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Durham University

Department of Geography

Departmental Research Projects

Publication details

Shennan, I. Handbook of sea-level research: framing research questions. In: Shennan, I., Long, A.J. & Horton, B.P. Handbook of Sea-Level Research. Hoboken, NJ: John Wiley; 2015:3-25.

Author(s) from Durham


Many studies of sea‐level change are implicitly inductive, depending on inferences and reasoning, where extrapolations may be made to develop generalizations. An inductive approach typically follows a line of reasoning from experience, the argument following a route from describing the effect and leading to an account of the cause. The approach of multiple working hypotheses has many advantages. A key stage in the approach is the formulation of each potential idea, hunch, and hypothesis in a testable form. In scientific literature sea level is relative in two respects: elevation relative to the surface of the Earth, and elevation relative to the present. In many studies sea‐level index points are described as observations, often to separate them from estimates or predictions from glacial isostatic adjustment (GIA) models. Relative sea‐level change always includes both time, relative to present or another clearly defined zero, and elevation, between the sea surface and land surface.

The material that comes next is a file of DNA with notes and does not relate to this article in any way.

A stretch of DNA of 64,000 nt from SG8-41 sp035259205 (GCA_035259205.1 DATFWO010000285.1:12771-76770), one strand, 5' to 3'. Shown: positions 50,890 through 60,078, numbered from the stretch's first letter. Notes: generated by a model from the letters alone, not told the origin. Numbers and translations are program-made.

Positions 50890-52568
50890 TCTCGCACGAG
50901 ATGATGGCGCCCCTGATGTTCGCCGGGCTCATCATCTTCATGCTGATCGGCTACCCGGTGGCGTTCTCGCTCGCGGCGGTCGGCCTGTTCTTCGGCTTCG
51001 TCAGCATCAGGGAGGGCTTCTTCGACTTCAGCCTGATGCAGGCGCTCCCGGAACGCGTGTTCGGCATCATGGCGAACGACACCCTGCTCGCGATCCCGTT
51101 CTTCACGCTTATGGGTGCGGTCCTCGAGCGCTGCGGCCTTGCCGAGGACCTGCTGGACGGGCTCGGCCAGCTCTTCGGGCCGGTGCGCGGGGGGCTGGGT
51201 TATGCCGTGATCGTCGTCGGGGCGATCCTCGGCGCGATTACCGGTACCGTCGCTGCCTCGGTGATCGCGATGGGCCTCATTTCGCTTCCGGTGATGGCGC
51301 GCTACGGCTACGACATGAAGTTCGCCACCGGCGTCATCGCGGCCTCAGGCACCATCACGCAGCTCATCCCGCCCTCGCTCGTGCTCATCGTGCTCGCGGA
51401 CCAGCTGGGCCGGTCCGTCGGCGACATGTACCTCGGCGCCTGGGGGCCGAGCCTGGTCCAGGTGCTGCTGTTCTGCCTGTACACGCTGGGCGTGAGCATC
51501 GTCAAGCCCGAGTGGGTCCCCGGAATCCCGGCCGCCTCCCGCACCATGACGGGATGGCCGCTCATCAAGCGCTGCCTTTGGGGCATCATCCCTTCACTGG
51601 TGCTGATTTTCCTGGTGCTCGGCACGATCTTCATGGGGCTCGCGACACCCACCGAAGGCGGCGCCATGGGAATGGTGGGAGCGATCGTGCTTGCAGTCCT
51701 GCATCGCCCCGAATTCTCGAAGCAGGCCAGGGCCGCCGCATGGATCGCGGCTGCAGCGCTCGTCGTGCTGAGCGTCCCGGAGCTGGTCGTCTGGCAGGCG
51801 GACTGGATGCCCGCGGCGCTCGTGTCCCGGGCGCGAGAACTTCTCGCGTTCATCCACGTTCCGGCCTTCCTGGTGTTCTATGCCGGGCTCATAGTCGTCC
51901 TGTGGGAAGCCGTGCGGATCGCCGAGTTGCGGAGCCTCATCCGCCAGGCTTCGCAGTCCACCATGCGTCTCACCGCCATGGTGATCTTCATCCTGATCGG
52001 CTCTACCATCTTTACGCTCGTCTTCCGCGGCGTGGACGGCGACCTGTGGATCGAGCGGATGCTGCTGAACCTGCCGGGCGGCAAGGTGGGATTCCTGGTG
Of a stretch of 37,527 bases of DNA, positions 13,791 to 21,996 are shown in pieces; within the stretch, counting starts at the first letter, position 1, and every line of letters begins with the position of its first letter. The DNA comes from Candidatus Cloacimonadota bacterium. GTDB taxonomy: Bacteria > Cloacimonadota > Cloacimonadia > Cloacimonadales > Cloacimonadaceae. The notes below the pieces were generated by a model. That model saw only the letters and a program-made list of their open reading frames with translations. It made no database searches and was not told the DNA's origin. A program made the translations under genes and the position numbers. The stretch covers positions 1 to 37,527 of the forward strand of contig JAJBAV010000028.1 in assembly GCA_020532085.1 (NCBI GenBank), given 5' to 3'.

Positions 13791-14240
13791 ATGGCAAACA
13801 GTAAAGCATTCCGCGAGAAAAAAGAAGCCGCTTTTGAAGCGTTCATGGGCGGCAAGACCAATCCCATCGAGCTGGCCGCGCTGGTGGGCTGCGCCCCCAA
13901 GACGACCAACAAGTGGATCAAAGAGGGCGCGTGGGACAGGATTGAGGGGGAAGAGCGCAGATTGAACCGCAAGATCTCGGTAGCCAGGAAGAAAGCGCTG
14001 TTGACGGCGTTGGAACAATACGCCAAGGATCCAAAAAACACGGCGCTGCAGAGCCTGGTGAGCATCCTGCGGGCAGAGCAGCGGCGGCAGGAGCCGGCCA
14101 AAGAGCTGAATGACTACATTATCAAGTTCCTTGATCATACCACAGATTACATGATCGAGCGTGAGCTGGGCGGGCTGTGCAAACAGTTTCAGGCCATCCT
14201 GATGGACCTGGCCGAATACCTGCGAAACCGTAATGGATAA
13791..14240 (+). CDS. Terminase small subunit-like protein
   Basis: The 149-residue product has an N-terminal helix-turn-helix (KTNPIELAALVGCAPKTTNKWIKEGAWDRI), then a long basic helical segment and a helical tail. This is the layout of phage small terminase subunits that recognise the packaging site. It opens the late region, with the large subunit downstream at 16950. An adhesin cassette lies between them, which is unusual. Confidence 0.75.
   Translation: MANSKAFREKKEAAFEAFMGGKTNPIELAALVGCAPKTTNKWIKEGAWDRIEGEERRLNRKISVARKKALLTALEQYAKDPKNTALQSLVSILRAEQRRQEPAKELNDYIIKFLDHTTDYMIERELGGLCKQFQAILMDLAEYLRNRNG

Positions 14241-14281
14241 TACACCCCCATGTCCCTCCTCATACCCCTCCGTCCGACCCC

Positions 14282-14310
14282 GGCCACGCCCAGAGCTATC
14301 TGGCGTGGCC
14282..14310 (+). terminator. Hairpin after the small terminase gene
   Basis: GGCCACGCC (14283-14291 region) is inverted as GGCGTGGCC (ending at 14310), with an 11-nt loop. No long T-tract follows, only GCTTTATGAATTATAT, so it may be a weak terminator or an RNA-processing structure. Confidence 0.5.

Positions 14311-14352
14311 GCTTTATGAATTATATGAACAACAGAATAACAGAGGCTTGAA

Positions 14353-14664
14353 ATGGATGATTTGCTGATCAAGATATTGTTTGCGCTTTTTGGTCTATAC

Department of Geography